Additionally, return-to-office policies could be another source of potential conflict. “Quality of life means more than it ever did before. If workers had the latitude to telework and the company’s policies fail to incorporate telework, in some form, on a permanent basis, personnel may decide to seek more progressive companies,” Bauldrick pointed out.

Employment-related lawsuits could become a greater issue in the future as workplaces debate COVID-19 vaccination mandates, Ascenzo added.9 “As the pandemic spikes here again with the Delta variant, I think we are headed for another area of litigation over vaccinated versus unvaccinated employer requirements,” he said.

Cyber and Privacy Liability Insurance is also important for most business owners, particularly if they no longer employ a digital security officer. In the event of a cyberattack, this type of insurance can cover ransom payments, regulatory fines, investigation and notification costs, credit monitoring fees for affected customers, and more.

Companies should work closely with specialized insurance broker, attorney

According to a new report in the Wall Street Journal, the Delta variant’s rapid spread is already having an impact on business projections and operations in many industries.10 Business owners should take the time now to review their insurance policies and ensure they are working with an experienced insurance broker.

“In this day and age, you have generalists and specialists, and if you feel your broker is a generalist, ask them to seek out a specialist. There is no shame in doing that,” Ascenzo said. “A specialist can look at all of the policies and see whether there are any gaps that need to be filled with insurance. A lot of clients just buy one policy and do not realize until it is too late that their claim would be covered under a different policy.”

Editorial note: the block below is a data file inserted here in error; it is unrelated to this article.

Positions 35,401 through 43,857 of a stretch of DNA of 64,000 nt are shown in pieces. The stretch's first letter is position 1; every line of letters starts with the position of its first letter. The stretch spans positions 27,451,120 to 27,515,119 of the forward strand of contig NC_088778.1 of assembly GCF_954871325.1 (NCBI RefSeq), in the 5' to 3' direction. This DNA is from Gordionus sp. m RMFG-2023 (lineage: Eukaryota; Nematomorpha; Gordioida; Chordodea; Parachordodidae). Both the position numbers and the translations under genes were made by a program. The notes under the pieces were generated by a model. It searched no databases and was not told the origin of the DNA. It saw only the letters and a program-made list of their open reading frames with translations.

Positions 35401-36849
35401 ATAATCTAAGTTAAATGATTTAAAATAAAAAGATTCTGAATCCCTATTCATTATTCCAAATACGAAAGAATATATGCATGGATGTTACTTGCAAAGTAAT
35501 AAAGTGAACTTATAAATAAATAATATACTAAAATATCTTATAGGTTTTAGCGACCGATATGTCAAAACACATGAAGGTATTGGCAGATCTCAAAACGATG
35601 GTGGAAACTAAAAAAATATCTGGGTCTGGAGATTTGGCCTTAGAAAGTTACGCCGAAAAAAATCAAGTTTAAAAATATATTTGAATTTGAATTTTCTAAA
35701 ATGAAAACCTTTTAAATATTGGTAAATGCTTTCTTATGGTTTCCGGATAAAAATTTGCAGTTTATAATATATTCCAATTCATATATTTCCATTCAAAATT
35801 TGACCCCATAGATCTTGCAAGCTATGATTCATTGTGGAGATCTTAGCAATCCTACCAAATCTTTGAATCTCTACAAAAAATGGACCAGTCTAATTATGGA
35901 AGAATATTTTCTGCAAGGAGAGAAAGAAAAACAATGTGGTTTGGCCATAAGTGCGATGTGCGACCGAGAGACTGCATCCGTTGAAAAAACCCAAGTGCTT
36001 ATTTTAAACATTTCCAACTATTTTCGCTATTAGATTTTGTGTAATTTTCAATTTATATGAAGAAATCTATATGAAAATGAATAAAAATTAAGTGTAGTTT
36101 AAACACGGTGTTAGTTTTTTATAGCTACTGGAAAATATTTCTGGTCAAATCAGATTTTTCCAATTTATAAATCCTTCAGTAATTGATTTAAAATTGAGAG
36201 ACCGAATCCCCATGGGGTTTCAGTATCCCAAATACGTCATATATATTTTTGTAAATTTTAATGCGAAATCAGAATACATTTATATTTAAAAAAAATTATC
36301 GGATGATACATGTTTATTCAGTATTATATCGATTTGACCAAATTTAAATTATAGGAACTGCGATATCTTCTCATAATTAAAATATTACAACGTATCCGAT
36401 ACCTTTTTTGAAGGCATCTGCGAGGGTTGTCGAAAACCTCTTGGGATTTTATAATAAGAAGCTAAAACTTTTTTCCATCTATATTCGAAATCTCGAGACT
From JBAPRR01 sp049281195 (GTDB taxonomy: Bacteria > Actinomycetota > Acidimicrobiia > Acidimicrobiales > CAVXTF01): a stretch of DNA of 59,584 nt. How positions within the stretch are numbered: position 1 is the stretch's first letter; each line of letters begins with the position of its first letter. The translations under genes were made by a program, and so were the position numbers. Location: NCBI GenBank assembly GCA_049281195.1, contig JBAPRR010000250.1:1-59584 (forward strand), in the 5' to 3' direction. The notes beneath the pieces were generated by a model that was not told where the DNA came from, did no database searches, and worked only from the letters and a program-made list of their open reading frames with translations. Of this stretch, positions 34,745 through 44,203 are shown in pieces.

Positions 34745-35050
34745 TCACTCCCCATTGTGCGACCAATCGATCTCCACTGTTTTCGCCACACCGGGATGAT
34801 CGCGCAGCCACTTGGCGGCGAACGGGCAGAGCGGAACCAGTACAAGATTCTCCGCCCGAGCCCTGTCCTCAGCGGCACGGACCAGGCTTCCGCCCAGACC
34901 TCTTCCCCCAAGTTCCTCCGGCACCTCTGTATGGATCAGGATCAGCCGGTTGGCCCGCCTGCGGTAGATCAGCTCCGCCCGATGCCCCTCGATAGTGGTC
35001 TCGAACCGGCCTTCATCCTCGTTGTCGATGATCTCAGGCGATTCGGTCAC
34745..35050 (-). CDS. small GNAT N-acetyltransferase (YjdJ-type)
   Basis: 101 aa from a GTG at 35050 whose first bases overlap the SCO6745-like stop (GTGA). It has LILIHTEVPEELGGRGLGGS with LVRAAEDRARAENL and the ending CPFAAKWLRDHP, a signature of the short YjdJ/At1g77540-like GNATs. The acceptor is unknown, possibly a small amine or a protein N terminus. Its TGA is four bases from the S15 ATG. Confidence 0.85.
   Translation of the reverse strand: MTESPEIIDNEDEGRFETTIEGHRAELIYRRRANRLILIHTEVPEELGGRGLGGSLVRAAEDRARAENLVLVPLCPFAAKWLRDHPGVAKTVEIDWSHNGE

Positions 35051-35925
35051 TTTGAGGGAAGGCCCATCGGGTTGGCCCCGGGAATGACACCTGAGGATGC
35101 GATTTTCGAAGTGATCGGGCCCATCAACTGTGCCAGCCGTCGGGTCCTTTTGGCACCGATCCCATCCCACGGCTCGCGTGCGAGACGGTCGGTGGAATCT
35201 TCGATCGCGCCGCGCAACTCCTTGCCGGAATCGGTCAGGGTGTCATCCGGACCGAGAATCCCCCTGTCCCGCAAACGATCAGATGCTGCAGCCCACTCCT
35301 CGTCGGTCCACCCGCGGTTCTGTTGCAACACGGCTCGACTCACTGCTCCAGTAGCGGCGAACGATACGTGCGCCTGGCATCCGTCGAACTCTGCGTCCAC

Bauldrick agreed: “Especially with more independent contractors getting started, there is going to be a rise in the need for insurance, and you will want to make sure the insurance broker has the expertise to advise them. It is so important with these policies that the right coverages are included.”

A business attorney may also be beneficial, Ascenzo said. “If you are an employer faced with labor shortages and you have liability concerns, reach out to your business attorney,” he said. “Partnering with a great attorney goes a long way. Between a good insurance broker and good attorney, you essentially have an outsourced risk management department.”

Clear contracts are essential to risk management, Bauldrick added. “Contracts should spell out your services, your responsibilities and the client’s responsibilities. That is what cuts down on lawsuits,” he said. “You should not do business with anyone today without entering into a contract.”